6) ... Well, I can't think of any others at the moment, but I'm sure I will later.

Meanwhile, there are a few areas where I was hoping the Mac would offer a better experience than Windows, but found that it doesn't. Chief among these? The Mac still keeps nagging me to install software upgrades that will require restarting my system. Why is that? I worked on various *n*x systems for years, and never had to restart to install software. Even X Windows just had a command to re-load the database after you edit the configuration files.

More later.

Sunday, June 15, 2008

Details Matter

I'm not sure which is harder to believe: that Dr. Henry Jones, Jr., aka Indiana, professor of archeology, world traveler and speaker of umpteen languages, ancient and modern, mispronounces the word "nuclear," or that multi-academy-award-winner Steven Spielberg couldn't correct him!

Of course, neither of these was the hardest thing to swallow in this movie, but what the heck. It was fun.

Friday, June 13, 2008

The Turing Test

In 1950, computer scientist Alan Turing proposed a way to test a computer's intelligence. The gist is that you have a person talk to a computer, and see if the person can tell whether he or she is talking to a computer or another person. If the tester can't tell the difference, that computer is said to be intelligent.

Well, there are a million problems with this test, but one of the most important ones is the gaping question of who is doing the judging. I've known people who could talk to the recorded time on the telephone and not know they were talking to a machine. On the other hand, I've known people who can talk to you, and can detect the precise nanosecond at which your mind starts to drift and think about whether you put on matching socks that day.

Another way to think of Turing's test is: If you want to know if a computer is intelligent, talk to it and see if it seems intelligent. I think this test could be applied to humans, too, and I know quite a few who would flunk the test.

Begging the whole question of what intelligence is, we could probably put together a list of tasks which, in humans at least, require intelligence to complete. Recognizing a person in a photograph. Looking at a drawing of a room or a building, and then drawing that same room or building from a different angle. Reading some text and then answering questions on it. Comparing analogies. You know, standard SAT type stuff.

Now for any one of these tasks, it's possible today to build a machine that does really well. Does that mean that artificial intelligence has already been achieved? Or does it require the whole amalgam of skills to be intelligence?

I'll come back to these questions, if I remember.

Friday, June 6, 2008

The End of Art?

Paul Krugman in today's New York Times discusses the trend of making all books, music, movies, and other creative content available in digital form on the Internet. The abundance and availability of content will push prices down to near zero, so most creative media work will be free or nearly so. This means that creators have to look for other ways to make money.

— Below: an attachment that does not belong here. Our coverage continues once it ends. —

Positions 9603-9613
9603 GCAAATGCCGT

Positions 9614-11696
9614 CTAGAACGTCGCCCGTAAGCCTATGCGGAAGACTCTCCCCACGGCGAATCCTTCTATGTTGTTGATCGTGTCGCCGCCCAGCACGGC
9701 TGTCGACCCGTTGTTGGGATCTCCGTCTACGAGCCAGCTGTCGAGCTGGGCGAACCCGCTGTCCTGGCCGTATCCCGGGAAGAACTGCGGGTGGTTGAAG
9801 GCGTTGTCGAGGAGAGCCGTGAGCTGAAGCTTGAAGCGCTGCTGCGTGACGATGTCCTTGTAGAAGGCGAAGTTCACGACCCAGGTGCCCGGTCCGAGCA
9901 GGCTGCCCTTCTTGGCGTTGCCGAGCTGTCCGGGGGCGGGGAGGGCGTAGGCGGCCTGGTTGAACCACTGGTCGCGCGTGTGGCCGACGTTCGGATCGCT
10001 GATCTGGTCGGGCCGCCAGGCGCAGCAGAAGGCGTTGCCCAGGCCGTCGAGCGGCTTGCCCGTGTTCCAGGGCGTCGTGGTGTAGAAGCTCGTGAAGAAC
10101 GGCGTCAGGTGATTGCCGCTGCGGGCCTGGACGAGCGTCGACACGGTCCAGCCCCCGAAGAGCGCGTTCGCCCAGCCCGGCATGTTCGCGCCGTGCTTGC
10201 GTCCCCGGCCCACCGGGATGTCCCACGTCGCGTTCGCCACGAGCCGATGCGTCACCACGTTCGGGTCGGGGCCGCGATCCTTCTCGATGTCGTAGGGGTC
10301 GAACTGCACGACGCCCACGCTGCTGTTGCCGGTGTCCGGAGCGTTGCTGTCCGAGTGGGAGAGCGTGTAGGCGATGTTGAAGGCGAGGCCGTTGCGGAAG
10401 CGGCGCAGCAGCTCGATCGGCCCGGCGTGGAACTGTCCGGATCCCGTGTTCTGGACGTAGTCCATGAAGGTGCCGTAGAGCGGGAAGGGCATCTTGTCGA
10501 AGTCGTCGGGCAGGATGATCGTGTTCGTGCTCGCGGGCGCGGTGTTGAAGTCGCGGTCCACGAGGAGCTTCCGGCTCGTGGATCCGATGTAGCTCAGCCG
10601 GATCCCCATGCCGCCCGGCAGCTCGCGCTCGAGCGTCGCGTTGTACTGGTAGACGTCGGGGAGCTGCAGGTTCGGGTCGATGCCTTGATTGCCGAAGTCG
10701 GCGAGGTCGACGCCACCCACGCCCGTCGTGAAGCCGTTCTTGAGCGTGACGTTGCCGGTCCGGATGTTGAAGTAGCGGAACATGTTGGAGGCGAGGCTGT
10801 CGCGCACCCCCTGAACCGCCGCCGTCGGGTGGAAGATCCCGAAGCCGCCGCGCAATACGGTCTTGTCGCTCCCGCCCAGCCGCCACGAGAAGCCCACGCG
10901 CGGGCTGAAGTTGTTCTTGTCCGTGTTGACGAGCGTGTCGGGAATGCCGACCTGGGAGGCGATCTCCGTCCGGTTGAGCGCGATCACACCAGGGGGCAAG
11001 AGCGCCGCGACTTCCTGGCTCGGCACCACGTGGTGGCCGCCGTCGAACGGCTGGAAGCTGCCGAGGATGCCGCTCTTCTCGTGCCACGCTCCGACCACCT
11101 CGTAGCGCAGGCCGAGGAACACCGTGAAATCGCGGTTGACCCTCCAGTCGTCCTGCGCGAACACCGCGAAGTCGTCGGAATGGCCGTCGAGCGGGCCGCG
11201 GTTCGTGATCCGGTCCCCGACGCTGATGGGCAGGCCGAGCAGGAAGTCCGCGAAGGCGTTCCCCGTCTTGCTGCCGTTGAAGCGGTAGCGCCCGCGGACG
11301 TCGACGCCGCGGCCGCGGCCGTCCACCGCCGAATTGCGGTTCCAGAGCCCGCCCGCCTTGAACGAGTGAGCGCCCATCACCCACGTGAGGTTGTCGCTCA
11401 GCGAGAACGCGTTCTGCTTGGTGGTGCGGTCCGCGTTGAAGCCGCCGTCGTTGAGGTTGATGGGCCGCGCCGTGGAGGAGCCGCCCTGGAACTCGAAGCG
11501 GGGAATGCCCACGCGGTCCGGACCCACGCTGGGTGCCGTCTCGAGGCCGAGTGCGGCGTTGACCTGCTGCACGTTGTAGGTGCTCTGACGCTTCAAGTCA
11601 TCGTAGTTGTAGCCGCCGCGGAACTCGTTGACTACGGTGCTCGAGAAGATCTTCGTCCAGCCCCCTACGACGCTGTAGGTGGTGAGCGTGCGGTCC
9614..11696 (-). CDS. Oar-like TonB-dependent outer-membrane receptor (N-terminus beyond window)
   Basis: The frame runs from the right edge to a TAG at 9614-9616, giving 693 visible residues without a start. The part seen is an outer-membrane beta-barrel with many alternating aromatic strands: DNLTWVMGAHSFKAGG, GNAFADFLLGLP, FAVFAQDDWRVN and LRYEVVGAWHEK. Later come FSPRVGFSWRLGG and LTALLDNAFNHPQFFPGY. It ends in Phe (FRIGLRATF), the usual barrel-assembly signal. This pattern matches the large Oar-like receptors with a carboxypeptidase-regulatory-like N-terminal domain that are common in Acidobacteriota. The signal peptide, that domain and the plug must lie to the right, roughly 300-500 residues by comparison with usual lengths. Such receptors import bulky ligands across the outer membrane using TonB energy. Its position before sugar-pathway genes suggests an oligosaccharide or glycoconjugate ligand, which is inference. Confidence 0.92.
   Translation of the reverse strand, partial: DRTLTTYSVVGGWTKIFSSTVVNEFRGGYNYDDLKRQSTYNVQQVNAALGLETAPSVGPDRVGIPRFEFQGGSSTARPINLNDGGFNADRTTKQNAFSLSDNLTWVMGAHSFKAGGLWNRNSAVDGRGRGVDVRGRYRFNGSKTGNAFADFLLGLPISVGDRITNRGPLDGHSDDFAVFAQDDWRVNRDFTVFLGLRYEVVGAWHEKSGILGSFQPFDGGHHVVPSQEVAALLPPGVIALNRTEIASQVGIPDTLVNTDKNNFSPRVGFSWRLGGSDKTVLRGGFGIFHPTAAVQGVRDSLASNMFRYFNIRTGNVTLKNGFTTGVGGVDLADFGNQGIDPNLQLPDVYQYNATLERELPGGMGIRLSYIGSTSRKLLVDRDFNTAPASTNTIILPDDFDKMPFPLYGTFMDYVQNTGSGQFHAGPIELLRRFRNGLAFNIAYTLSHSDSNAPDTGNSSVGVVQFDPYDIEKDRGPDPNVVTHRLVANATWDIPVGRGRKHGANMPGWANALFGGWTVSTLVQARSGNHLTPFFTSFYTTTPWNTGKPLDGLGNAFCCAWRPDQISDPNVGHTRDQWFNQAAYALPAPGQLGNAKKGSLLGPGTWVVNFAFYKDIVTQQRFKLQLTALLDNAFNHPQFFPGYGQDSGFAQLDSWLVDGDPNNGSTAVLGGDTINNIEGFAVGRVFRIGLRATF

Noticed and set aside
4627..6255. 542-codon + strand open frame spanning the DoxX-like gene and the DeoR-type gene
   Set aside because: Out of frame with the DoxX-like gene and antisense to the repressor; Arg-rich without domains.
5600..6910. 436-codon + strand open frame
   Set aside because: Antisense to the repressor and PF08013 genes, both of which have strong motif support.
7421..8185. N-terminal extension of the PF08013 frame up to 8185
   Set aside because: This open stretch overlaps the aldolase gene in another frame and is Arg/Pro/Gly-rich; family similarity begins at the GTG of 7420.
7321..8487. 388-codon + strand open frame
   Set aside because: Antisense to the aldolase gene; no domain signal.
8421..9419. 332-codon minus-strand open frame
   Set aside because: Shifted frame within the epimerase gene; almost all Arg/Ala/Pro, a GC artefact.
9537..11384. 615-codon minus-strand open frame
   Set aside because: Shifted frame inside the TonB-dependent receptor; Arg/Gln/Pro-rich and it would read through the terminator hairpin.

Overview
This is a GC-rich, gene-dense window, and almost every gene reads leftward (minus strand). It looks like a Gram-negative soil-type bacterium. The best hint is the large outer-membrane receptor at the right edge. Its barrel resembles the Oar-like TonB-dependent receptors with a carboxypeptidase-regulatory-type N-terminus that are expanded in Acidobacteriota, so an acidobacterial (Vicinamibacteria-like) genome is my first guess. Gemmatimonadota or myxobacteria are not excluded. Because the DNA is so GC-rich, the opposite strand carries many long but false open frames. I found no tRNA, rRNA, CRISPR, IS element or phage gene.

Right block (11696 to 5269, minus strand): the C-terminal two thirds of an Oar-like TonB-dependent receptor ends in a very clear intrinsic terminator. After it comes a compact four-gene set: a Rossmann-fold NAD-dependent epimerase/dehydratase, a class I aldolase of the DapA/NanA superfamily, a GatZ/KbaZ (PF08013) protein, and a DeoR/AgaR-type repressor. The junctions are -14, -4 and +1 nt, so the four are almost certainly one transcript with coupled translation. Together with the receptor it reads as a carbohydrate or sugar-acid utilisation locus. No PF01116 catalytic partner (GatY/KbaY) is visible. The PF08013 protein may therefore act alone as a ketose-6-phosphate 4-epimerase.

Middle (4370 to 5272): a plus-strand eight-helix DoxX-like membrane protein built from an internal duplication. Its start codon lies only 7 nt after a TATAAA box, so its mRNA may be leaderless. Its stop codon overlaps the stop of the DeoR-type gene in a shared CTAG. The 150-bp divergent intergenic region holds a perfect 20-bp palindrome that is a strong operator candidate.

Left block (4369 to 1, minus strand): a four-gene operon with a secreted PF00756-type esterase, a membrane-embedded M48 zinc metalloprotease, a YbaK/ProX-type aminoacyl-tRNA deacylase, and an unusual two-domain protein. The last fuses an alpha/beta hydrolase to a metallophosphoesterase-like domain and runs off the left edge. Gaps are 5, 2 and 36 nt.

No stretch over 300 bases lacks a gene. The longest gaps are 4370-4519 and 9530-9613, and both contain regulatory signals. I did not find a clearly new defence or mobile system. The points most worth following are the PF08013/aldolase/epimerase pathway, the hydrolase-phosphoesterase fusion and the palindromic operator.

Krugman suggests tours, merchandise, and other ancillary sales could help make up the difference. He also hints at the subscription model, in which such work is essentially syndicated to paying customers, and some portion of the revenue goes back to the creator.

It all sounds pretty bleak for creators. Think about radio and TV in the days before cable. Programming was expensive to produce, so sponsors paid the costs, and got the advertising in return. This meant, of course, that the content had to appeal to the advertisers, and, more importantly, to their target demographic. This is what lead to TV's becoming what Newton Minow referred to as "a vast wasteland."

There are a couple of possible bright spots:

It used to be that you had to be mainstream enough, to appeal to a large enough audience, to get published, get recorded, get broadcast, etc. Now, almost anyone can produce a blog, a Web comic, a mini-animation, a video clip, or even a digital movie. Getting an audience is, of course, a problem, but people have found ways of finding content that interests them.

Relevance-based advertising means you can get advertisers even if your content is narrowly focused, offensive or subversive. Of course, your audience may not click on the ads, but at least there's the possibility.

Premium content might still be able to command some price. There have been a number of cases of authors turning their on-line content into traditionally published books, and successfully selling them. Publishing on-line may actually help you find a ready audience, as well as helping you hone your craftsmanship.

As Alvin Toffler predicted, the pace of change keeps accelerating, so people have to adjust to more and more changes in the space of a lifetime. This certainly creates opportunities for creative artists in terms of media to work in, subject matter, potential audiences, etc.

At least, that's what I'm hoping.